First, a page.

The effect of Maitake extract was explored as to its ability to induce ovulation in women with polycystic ovarian syndrome (PCOS) in comparison with and in combination with clomiphene citrate (CC). An open trial was conducted in 80 women with PCOS at three different clinics in Japan. Seventy two patients were randomized and 36 received Maitake extract and 36 received CC for up to 12 weeks. Eighteen patients who did not respond to either the Maitake extract or the CC were then given a combination of Maitake extract and CC for up to 16 weeks. Eight patients with a history of failure to CC received the combination therapy from the beginning of the study.
The Maitake extract tablets contained 18 mg of an extract called “SX-fraction” (MSX), a water-soluble glycoprotein, and 250 mg of dried Maitake mushroom powder. Each patient was given 3 tablets, 3 times a day. For those who received the CC, they were given 50 mg/day from days 5 to 9 of menses and repeated up to 3 cycles. For patients who then took the combination, the same dosing regimen was used.
Twenty-six patients in the MSX group and 31 in the CC group were evaluated for ovulation with pelvic ultrasounds. The ovulation rate for MSX was 76.9% (20/26) and 93.5% (29/31) for CC. For the combination treatment, 7 of 7 patients who failed the MSX monotherapy and 6 of 8 patients who failed the CC monotherapy demonstrated ovulation.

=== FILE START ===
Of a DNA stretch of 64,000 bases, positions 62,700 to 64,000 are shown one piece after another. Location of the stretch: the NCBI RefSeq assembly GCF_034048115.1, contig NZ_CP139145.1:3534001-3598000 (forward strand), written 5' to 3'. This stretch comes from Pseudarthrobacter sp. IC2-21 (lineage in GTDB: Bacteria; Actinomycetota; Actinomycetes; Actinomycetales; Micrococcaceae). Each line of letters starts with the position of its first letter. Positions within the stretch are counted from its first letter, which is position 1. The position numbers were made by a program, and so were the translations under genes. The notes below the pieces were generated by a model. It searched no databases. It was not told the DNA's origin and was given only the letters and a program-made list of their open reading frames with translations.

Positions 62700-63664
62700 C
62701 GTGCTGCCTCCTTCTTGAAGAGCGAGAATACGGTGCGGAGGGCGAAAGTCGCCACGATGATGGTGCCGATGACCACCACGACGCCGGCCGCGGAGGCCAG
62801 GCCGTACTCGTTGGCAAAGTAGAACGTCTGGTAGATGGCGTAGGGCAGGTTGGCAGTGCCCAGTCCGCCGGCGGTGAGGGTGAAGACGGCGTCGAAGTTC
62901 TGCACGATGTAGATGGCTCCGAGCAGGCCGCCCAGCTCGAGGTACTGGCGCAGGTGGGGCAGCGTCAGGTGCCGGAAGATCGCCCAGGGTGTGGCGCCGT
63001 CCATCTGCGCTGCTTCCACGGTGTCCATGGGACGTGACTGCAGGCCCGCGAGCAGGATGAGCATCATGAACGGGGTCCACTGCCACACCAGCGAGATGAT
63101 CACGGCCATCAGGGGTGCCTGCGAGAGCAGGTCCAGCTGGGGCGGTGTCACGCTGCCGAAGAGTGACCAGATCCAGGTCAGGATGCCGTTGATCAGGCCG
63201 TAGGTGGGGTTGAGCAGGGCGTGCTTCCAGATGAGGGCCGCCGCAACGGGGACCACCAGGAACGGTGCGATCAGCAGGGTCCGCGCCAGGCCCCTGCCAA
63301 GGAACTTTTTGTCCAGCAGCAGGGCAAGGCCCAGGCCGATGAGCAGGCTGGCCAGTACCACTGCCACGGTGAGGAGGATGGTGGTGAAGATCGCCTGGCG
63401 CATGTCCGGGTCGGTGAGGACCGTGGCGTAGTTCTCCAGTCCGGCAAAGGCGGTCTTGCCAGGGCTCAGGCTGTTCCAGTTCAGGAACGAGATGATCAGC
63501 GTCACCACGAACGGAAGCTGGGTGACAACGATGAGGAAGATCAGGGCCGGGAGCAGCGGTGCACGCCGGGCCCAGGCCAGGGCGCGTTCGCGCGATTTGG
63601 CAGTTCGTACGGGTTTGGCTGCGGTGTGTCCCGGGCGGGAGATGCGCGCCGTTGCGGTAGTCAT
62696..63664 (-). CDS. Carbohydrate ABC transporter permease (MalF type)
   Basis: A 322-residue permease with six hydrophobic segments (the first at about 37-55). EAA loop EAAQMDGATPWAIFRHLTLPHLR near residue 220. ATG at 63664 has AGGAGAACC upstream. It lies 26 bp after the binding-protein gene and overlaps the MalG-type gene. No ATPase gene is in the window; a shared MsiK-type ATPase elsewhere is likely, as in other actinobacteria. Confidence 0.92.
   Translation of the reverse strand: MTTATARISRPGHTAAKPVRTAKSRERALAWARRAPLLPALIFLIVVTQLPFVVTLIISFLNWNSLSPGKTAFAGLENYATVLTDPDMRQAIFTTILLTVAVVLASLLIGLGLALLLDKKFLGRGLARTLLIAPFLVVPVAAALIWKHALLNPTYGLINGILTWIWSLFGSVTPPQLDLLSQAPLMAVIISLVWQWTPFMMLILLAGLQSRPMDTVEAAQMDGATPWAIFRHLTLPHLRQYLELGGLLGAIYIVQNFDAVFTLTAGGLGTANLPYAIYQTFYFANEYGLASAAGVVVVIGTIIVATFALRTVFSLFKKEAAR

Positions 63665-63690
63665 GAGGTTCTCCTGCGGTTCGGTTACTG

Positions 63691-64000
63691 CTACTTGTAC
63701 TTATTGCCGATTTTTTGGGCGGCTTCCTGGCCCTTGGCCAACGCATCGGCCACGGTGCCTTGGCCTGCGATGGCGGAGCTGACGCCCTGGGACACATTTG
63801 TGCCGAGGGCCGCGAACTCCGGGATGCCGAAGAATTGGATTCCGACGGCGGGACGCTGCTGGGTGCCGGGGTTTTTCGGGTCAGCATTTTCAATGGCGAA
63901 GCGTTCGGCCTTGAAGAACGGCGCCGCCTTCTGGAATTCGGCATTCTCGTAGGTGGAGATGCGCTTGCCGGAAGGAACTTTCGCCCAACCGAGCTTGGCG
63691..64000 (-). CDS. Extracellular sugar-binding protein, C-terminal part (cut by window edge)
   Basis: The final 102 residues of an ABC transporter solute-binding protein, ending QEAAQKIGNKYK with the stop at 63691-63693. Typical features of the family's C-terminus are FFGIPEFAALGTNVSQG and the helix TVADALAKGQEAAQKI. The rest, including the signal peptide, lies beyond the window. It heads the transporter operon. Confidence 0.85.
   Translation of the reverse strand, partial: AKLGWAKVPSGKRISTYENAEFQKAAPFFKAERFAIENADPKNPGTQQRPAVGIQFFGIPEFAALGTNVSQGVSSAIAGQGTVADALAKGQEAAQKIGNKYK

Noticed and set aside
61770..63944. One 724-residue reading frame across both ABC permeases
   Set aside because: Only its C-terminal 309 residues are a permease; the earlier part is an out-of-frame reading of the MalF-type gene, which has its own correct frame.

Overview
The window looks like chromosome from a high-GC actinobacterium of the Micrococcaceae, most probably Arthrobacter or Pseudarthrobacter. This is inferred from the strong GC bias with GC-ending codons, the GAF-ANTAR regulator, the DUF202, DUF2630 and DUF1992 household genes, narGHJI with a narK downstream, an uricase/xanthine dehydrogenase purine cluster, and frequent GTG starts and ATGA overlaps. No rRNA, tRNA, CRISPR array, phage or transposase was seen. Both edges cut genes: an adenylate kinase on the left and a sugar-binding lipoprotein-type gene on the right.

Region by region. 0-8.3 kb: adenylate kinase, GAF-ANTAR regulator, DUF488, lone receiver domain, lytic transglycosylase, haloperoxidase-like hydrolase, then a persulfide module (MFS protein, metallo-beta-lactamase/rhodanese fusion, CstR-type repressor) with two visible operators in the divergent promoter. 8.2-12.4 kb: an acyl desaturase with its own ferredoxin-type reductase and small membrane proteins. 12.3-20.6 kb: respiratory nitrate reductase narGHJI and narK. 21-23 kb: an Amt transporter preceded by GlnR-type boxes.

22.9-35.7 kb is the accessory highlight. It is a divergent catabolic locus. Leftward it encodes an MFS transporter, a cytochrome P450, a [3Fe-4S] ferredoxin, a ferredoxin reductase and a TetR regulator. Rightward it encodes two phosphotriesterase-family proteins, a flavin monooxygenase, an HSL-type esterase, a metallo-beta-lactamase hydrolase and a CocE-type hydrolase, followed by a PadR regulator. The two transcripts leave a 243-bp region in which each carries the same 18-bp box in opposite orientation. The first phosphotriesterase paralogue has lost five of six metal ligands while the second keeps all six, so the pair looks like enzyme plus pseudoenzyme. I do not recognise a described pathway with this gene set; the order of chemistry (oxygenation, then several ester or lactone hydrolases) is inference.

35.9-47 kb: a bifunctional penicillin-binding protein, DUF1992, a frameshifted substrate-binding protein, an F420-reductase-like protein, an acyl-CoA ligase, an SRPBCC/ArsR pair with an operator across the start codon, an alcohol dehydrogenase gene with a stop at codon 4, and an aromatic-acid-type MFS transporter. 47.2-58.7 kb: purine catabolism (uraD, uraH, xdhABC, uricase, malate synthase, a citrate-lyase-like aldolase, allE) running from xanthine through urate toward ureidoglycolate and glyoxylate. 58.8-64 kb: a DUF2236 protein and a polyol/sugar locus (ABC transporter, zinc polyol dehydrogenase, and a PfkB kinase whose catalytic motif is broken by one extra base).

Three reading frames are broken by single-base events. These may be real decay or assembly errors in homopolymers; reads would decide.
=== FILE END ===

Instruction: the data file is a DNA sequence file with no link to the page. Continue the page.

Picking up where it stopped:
Commentary: This study demonstrated the ability of a Maitake extract to induce ovulation in patients with PCOS and can be used as a monotherapy or as an adjunct to clomiphene citrate. The ovulation rate of 76.9% is quite impressive, even though the clomiphene citrate rate was much better at 93.5%.
Maitake extract is reported to modulate serum glucose levels, reduce blood pressure, optimize serum lipids and enhance insulin sensitivity in animal studies, all important core issues in women with PCOS.
Chen J, Tominaga K, Sato Y, et al. Maitake mushroom (Grifola frondosa) extract induces ovulation in patients with polycystic ovary syndrome: a possible monotherapy and a combination therapy after failure with first-line clomiphene citrate. J Alternative and Complementary Medicine 2010;12(12):1295-1299